[ exact phrase in "" • results by date ]

[ Google-powered • results by relevance ]


Subscribe to RSS feed

Add NWW headlines to your site (click here)

Sign up for daily updates

Keep Wind Watch online and independent!

Donate $10

Donate $5

Selected Documents

All Documents

Research Links


Press Releases


Publications & Products

Photos & Graphics


Allied Groups

News Watch Home

Conservation department serves notice to wind farm  

Credit:  By Margaret Slayton | St. Joseph News-Press | www.newspressnow.com ~~

A wind farm company proposing a project in Northwest Missouri has raised the concern of the Missouri Department of Conservation over potential bird and bat deaths.

NextEra Energy, Inc. based in Florida is planning to build 97 wind turbines on the border of Clinton and DeKalb counties as part of the Osborn Wind Farm. Of the 97 turbines planned, there are 21 expected to be placed within a one-mile radius of the Pony Express Lake and along the boundary of the conservation area itself.

The wind turbines will be around 500 feet tall with a blade length of between 160 and 174 feet.

The Missouri Department of Conservation found a dead bald eagle in the last year at the Lost Creek Wind Farm that already has been developed in DeKalb County. The conservation department sent the bird to the U.S. Fish & Wildlife Service to be placed in a bird repository.

The director of the conservation department, Robert Ziehmer, sent a letter to NextEra in April asking for a greater setback distance of the turbines to the conservation area for the proposed project and advised the company to conduct additional bird and bat studies.

Ziehmer noted that the 3,290-acre conservation area was acquired and managed with both federal and state funding. He said the department has extensively managed the conservation area to become a premiere dove hunting location.

“The department is concerned that the placement and operation of wind turbines at this location may result in direct and indirect mortality to wildlife, and decreased use of PELCA by wildlife, thereby reducing hunting and wildlife viewing opportunities for resource users,” the letter states.

The department said it is concerned about impacts to species such as eagles, trumpeter swans and endangered birds like the Northern Harrier and bats that are federally endangered including the Indiana bat.

“Locating one-fifth of the project’s turbines within one mile of the PELCA boundary, an area established purposefully for wildlife and Missourians, seems disproportionate and extreme,” the letter states.

The conservation department said that NextEra has not responded back to the letter.

Bryan Garner, spokesperson for NextEra, said the company does not plan to move the placement of the turbines a further distance away from the conservation area.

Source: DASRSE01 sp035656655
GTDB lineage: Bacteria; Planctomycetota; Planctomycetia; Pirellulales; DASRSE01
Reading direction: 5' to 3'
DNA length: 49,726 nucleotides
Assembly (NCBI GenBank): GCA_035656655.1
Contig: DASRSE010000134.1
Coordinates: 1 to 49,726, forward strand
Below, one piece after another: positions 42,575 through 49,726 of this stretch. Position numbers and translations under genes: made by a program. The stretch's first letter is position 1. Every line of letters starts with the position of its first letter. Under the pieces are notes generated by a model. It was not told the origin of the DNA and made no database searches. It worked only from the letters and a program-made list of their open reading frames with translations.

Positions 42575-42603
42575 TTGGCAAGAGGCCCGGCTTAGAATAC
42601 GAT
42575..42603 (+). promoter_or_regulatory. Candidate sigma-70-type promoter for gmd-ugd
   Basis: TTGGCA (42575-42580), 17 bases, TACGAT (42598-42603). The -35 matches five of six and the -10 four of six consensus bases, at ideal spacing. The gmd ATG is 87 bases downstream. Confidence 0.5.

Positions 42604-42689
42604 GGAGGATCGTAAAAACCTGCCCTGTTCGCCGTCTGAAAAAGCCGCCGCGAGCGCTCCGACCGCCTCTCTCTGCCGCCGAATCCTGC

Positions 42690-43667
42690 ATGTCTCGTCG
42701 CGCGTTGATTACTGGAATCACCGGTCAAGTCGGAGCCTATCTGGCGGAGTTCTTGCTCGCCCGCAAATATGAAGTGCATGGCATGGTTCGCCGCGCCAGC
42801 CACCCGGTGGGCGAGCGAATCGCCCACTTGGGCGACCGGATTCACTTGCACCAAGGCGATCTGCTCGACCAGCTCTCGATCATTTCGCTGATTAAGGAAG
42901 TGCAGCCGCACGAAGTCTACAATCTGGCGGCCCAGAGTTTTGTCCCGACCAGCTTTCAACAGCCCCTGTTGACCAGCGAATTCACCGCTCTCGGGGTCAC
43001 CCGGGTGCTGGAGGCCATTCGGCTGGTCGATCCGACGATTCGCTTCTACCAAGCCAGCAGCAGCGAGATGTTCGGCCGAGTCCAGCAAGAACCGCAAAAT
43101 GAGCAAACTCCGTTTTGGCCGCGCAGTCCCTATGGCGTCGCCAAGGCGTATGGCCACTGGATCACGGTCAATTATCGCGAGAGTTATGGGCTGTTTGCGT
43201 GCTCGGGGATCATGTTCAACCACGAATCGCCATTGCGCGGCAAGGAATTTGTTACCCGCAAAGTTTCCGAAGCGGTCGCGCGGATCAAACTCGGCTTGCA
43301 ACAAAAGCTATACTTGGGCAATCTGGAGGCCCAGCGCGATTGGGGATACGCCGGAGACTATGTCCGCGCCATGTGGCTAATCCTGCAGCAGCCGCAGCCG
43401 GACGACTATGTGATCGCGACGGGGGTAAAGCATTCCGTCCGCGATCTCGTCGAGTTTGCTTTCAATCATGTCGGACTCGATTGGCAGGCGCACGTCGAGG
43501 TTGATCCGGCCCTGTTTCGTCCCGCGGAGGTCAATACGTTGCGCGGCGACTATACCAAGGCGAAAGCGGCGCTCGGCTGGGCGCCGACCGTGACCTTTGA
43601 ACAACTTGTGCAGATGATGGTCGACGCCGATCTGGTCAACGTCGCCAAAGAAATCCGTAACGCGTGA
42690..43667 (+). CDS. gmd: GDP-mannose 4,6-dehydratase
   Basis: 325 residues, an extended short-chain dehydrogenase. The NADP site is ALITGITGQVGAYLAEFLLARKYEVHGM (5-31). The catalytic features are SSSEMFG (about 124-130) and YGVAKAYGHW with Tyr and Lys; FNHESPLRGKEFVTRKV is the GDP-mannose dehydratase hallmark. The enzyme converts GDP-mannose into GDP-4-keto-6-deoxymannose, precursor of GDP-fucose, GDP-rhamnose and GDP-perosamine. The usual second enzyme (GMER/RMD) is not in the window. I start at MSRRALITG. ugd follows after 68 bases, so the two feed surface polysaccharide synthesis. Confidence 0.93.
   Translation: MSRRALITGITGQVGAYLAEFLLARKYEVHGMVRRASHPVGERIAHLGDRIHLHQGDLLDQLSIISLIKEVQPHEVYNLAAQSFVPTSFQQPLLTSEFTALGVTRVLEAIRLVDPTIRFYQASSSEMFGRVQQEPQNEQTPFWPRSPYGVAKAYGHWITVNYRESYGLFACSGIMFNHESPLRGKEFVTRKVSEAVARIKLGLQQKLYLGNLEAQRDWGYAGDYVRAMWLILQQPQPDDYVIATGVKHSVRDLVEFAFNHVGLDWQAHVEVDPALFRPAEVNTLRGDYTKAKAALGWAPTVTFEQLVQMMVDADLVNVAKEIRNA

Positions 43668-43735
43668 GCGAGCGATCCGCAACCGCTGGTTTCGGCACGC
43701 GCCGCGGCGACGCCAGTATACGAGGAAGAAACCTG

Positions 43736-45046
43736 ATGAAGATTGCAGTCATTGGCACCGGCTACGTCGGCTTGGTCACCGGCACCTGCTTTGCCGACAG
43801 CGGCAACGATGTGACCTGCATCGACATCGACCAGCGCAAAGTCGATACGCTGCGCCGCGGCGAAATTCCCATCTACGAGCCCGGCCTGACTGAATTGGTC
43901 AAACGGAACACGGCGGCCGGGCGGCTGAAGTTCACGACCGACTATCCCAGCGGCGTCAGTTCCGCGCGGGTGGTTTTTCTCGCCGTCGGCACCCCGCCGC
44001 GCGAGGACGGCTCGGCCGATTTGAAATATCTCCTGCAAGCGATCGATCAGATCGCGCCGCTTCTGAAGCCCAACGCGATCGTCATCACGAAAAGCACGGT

“Protecting wildlife and sensitive habitats is a priority for our company, and we’ve worked over the last five years with the Missouri Department of Conservation to avoid or minimize any impact that the Osborn Wind Project would have on the environment,” Garner said.

The wind company has not opted to purchase permits through the U.S. Fish & Wildlife Service to allow for eagle deaths that are otherwise protected through the Bald and Golden Eagle Protection Act.

Garner said the company’s extensive experience and discussions with federal wildlife regulatory authorities indicate that they do not need endangered species permitting.

“Based on the extensive studies and surveys we’ve done and will continue to do, this setback should help us address or avoid any potential impact to the environment in that area,” Garner said. “We believe this one-mile setback from the lake is more than sufficient to provide for the minimal impact to the environment in that area.”

Sherri Banks, a local landowner that is part of the group Concerned Citizens for the Future of DeKalb County Missouri, said she is against the wind farm because of its impacts to Pony Express Lake.

“I feel the way these industrial wind turbines are being built is not going to work long term,” Banks said. “It is likely to be realized 10 years down the road, but we don’t know what damage will be done by then. They talk about climate change being a concern, but this isn’t doing anything to resolve it.”

Source:  By Margaret Slayton | St. Joseph News-Press | www.newspressnow.com

This article is the work of the source indicated. Any opinions expressed in it are not necessarily those of National Wind Watch.

The copyright of this article resides with the author or publisher indicated. As part of its noncommercial effort to present the environmental, social, scientific, and economic issues of large-scale wind power development to a global audience seeking such information, National Wind Watch endeavors to observe “fair use” as provided for in section 107 of U.S. Copyright Law and similar “fair dealing” provisions of the copyright laws of other nations. Send requests to excerpt, general inquiries, and comments via e-mail.

Wind Watch relies entirely
on User Funding
Donate $5 PayPal Donate


Tag: Wildlife

News Watch Home

Get the Facts Follow Wind Watch on Twitter

Wind Watch on Facebook


© National Wind Watch, Inc.
Use of copyrighted material adheres to Fair Use.
"Wind Watch" is a registered trademark.



Wind Watch on Facebook

Follow Wind Watch on Twitter

National Wind Watch